You made it. You’ve endured the chemotherapy, the surgeries, the endless parade of pills and shots and shifting plans. You survived the nausea and fear. Your strength is returning, the last bruises are fading, and your hair has sprouted into life with the victorious resolution of spring petals pushing through the last snow. On the winning side of breast cancer, you probably feel more alive than you ever thought possible.
But for many women, that glory may be accompanied by new uncertainties. What happens now? What if my cancer returns?
The top priority after primary cancer treatments have finished is vigilant surveillance for any late-blooming metastasis. While this might sound like a permanent prescription for anxiety, take comfort; radiologic and lab testing methodologies that are used to monitor for early signs of cancer, in combination with low-level maintenance therapies, are very effective at staving off new tumor growth or detecting them at vulnerable early stages.
Here are some of the ways your doctor will continue to keep you safe after treatment is done:
All cancer cells produce chemical markers, signals that are detectable by blood testing. These tumor markers alert us to the presence of abnormal cell growth long before it is visible on imaging or manifesting in physical symptoms. Typically, your doctor will order them to be drawn every two to three months for the first year, depending on the type or extent of your breast cancer, then less frequently as years go by.
The three specific tumor markers are:
Tumor markers are used to detect any metastasis (spreading) of breast cancer cells to other parts of the body. Low levels of detection are sometimes considered expected (if not normal), and if they remain stable, may not be considered a sign of imminent danger. If tumor markers rise, this is an indication to your provider that new treatments may be necessary to prevent new cancers from progressing.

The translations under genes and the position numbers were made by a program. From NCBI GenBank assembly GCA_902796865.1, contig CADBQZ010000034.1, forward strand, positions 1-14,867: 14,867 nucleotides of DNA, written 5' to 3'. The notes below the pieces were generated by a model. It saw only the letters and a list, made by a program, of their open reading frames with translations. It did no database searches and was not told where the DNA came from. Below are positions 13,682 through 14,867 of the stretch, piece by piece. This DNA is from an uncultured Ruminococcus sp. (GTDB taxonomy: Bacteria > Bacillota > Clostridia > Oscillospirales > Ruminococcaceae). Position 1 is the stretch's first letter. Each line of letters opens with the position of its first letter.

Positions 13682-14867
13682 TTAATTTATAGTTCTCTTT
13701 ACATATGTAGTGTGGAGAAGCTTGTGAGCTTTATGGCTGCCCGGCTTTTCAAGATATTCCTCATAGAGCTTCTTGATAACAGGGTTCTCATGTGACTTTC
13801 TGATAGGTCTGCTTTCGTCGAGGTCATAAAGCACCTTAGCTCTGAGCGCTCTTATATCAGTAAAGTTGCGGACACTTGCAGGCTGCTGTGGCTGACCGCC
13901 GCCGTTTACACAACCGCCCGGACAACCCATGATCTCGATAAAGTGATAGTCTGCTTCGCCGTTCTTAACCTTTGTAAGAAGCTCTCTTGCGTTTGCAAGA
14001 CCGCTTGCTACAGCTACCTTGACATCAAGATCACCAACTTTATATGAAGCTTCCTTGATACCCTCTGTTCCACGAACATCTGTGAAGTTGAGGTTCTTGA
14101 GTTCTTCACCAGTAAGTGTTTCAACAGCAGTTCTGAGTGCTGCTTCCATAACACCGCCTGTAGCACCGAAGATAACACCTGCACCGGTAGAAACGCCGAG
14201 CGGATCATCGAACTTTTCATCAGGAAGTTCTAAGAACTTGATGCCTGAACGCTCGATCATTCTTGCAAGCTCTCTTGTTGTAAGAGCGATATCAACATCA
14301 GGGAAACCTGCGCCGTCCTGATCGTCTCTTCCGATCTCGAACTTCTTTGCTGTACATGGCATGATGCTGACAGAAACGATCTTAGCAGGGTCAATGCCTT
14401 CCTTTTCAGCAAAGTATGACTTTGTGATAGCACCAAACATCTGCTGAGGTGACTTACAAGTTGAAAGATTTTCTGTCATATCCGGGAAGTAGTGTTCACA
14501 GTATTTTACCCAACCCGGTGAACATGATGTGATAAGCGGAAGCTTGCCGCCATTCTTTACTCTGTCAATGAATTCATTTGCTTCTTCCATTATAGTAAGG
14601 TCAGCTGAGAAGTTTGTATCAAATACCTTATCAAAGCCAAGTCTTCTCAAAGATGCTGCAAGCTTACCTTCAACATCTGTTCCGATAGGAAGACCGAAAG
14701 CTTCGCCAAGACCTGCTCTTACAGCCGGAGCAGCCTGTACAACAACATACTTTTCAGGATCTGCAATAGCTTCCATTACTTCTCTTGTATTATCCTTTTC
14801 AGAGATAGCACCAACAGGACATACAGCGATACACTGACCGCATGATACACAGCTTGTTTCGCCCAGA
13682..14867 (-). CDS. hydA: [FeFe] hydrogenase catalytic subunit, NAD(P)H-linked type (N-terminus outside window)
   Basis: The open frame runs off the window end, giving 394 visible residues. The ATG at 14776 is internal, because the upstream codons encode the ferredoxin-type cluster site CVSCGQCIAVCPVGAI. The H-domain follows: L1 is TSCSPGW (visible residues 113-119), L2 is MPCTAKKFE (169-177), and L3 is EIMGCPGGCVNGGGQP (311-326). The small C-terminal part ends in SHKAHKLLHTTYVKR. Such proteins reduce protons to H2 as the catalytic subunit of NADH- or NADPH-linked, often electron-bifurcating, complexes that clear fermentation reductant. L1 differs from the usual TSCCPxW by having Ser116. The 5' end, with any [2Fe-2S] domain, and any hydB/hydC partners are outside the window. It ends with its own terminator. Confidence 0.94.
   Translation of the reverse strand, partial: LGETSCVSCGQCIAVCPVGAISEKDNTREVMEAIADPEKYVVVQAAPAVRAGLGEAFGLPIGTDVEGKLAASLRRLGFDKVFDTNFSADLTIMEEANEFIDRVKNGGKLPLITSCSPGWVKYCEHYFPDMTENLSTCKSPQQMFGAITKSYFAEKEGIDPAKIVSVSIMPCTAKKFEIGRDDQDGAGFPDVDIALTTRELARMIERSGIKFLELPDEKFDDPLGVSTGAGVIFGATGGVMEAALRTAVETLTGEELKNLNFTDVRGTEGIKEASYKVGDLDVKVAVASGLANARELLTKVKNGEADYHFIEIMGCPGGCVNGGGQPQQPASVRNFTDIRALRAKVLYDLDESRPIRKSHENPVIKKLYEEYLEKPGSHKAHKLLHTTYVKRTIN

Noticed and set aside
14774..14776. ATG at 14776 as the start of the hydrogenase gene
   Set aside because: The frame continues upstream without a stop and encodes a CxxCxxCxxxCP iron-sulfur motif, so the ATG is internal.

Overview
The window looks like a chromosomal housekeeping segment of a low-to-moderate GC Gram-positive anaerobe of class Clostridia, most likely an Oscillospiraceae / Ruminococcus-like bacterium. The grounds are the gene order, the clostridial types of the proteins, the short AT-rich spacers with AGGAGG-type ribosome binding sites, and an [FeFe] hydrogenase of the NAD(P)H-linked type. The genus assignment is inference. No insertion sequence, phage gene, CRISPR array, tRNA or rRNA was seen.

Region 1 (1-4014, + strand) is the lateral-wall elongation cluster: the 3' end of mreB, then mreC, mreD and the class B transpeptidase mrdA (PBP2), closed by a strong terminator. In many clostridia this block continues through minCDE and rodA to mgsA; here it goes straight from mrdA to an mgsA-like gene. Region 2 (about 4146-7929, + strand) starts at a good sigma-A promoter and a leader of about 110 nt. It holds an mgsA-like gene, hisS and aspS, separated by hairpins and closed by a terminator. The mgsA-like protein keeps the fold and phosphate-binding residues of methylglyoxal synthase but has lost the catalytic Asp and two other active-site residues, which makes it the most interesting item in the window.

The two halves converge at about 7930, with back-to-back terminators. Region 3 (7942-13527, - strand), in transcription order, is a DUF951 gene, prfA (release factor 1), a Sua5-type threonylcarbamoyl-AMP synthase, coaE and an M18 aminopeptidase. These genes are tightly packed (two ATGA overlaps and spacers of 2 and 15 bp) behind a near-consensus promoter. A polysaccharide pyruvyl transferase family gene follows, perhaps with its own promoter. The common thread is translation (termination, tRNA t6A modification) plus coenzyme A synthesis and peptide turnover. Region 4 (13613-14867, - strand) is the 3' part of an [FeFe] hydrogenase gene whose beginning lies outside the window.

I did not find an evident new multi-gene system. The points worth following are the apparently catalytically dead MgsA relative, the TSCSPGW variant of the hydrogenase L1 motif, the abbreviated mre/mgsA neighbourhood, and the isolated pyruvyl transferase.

PET and CT radiologic exams can be performed starting twelve weeks after treatment has finished. These can be used to ensure that there are no hidden masses anywhere within the body. Because of the relative radiation exposure, however, these types of exams are performed sparingly.
Bone scans are also utilized if there is any complaint of bone pain or simply to ensure that bone metastasis has not occurred.
If your breast cancer is a more common estrogen-receptor type, low-level oral chemotherapy can be used to inhibit tumor growth for up to five years. Anastrozole and tamoxifen are the most commonly prescribed tumor-inhibiting drugs. Although they do produce minor side effects, such as nausea, dizziness, or early bone loss, these are very manageable. These medications can significantly reduce the odds of your breast cancer returning somewhere in the body.
The Importance of Self-Care
You fought the battle of your life to be here today. Make yourself and your happiness a priority. Once treatment is in the past, you should make extra effort to reduce stress, get plenty of rest, invest in exercise and good nutrition, and truly enjoy every moment that you earned back in life after breast cancer.